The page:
The honourable member for Riverina and other honourable members who do not know very much about the practical side of this matter have urged that there should be no restriction on production. How ridiculous can they be! We heard the shadow Minister for Primary Industry issue a warning recently in this House to the wheat growers that they could not expect this Government again to stand behind the guaranteed price as it has done previously.

He issued a very fair warning that if a Socialist government came to power it would not stand behind the agreement to provide the money - alone, mind you - to maintain the payments to the growers. I also remind the House, as the honourable member for Wimmera (Mr King) did earlier, that it was the honourable member for Lalor (Dr J. F. Cairns) who said that he was happy to leave the handling of the wheat problem to the Country Party because it had done an excellent job. This is rather typical of honourable members opposite. They know very little about wheat because there are no practical farmers on the Opposition benches. They therefore have about half a dozen different wheat policies.

The second provision of the Bill is to give the Wheat Board power to sell wheat for food purposes at a lower price. This is something that will help the meat industry and the coarse grains industry. The meat market is a very promising one indeed. It will also bc helpful in preventing a black market. There has been a certain amount of black market trading going on, but nothing like the volume that we have been told about.

Mr Grassby:

– You said there has not been any.


– I did not. We all know it has been going on.


-Order! The honourable member for Riverina has already spoken in this debate, lt is usual for honourable members who have spoken in a debate to refrain from interjecting thereafter and I suggest that the honourable member do so.


– The honourable member for Riverina has been screaming about the black market for some time, even to the point where 1 maintain that he has been aiding and abetting the black market by making out that it is easy to operate on the black market. He has thus encouraged people to deal on the black market. He was responsible for the tremendous fall in the price of oats and barley when he started to scream about the black market.

Mr Grassby:

– I rise lo a point of order. The honourable member has grossly misrepresented me in this debate.


-Order! The honourable member will resume his seat. After the honourable member for Hume has concluded his speech 1 will call the honourable member for Riverina to make his personal explanation.


– I say again that after the honourable member for Riverina was heard screaming all over the country - and he made headlines because that sort of ridiculous statement always makes headlines - the price of oats and barley in my district dropped dramatically. He created a feeling of uncertainty by claiming that there was a tremendous black market. He was grossly exaggerating. We have heard him in this House telling us how he went out at night and did a little bit of private detective work to find out what sort of black marketing was going on. I hope he did not wear his bullfighters outfit or even the waistcoat that he is wearing tonight, for he certainly would not have got away with it. But what did he do when he found that there was a black market going on? He did not tell the police, the Wheat Board or anybody. He wanted to use his knowledge for political advantage because if there was no black market half of his argument would fall to the ground. I challenge him to give the Wheat Board the evidence of what he claims to have found and to do as I have done. 1 have made a public statement in the newspapers that if anybody gives me evidence of black marketing taking place I will convey the information to the Wheat Board, because this is very serious indeed. It affects every wheat grower. Anybody who trades in wheat on the black market is trading on his fellow wheal growers. I challenge the honourable member to give these names, if he has them, to the Wheat Board.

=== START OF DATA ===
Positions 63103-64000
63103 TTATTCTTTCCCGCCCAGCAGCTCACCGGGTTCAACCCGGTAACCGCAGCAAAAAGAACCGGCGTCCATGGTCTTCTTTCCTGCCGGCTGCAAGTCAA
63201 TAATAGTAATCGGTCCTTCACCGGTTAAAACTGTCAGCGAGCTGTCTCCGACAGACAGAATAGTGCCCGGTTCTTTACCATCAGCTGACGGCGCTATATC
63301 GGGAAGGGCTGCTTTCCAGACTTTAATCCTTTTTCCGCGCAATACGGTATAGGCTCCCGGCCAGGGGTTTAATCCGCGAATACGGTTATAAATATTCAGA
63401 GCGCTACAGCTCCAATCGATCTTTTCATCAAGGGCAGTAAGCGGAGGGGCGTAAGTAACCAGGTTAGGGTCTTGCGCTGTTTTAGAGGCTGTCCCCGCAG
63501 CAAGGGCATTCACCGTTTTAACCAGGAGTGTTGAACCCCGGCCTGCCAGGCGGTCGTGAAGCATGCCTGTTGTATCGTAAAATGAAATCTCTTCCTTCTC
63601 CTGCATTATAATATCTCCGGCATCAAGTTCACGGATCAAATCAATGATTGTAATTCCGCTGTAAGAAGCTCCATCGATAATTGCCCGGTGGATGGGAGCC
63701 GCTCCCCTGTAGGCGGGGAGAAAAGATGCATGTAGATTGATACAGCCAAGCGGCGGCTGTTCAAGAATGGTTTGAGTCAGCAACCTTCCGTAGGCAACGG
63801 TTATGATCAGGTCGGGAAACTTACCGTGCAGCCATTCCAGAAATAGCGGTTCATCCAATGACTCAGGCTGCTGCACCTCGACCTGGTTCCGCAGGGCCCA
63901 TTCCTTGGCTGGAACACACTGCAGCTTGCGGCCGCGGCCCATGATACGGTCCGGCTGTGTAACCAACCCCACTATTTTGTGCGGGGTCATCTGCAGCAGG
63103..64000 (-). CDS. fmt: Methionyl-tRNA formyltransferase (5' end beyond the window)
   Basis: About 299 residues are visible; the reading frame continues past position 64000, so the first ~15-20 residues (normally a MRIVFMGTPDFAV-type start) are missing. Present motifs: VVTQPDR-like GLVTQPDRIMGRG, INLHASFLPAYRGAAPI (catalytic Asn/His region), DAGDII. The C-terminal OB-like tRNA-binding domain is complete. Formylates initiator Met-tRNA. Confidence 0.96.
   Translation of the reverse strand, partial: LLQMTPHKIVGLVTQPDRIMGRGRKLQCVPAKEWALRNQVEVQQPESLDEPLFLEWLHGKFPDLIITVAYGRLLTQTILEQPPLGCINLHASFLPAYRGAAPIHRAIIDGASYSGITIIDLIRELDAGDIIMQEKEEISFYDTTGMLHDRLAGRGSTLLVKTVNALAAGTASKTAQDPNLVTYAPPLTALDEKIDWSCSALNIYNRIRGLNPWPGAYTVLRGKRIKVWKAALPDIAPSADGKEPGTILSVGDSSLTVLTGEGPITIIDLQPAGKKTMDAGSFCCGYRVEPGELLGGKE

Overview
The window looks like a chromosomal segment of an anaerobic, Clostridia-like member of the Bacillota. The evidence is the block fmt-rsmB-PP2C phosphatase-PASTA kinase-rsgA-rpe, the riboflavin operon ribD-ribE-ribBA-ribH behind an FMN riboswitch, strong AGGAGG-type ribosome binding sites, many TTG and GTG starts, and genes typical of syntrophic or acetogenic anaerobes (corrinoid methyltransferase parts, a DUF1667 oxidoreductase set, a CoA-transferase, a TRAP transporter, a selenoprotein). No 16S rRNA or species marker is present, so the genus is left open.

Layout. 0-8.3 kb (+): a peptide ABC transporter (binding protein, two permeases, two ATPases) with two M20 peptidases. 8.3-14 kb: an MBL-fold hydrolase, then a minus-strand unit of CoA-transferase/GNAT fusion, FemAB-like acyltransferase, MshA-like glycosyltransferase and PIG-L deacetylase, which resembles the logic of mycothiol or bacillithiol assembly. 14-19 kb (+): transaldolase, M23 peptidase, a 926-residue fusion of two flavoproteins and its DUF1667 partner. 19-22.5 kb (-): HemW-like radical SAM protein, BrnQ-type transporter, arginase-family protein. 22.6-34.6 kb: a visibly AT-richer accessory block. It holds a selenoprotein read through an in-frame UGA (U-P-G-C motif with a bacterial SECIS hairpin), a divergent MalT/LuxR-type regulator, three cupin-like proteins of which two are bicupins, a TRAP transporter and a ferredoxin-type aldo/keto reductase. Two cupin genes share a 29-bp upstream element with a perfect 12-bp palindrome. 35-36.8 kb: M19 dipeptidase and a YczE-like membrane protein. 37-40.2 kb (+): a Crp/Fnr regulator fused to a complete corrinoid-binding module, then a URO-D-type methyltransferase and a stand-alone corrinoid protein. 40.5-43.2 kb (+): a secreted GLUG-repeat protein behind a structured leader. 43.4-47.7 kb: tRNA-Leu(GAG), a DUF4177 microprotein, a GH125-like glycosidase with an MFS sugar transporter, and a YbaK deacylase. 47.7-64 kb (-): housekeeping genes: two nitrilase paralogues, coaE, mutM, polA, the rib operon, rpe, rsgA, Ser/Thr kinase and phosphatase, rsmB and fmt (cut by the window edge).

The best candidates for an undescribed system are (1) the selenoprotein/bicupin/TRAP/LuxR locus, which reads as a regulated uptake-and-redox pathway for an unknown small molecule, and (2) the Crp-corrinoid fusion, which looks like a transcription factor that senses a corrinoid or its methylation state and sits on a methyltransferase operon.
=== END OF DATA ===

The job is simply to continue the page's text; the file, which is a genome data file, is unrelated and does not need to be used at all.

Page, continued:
-Order! 1 suggest that the honourable member for Hume come back to the Bill instead of dealing in personalities.


– I am dealing with a very serious question.


-I suggest that the honourable member come hack to the Bill and cease dealing in personalities.


– I will come back to the Bill, Mr Speaker. I say that the black market in wheat has very serious repercussions for the wheat industry. It affects the price of wheat and also the price of other grains. Anybody who has evidence of black marketing - and particularly a member of Parliament - has a bounden duty to do something about it. I challenge the honourable member to do his job as an honourable member and as a friend of the farmer, as he claims to be. There are people on the opposite side of this House who consistently oppose the farmers’ organisations at every opportunity. They have opposed the Australian Wheatgrowers Federation and the Australian Wheat Board and they have opposed the Grain Elevator Boards in each State. These people are not working in the interests of the wheat growers. The people on the opposite side of the House who claim to be the friends of the wheat growers are supporting a 35-hour week. Mr Hawke, the President of the Australian Council of Trade Unions, has said that he does not give a damn about the effect on primary industry and he will pursue his objective of introducing a 35-hour week. This, of course, would increase the costs of the wheat growers and all primary producers beyond all bounds.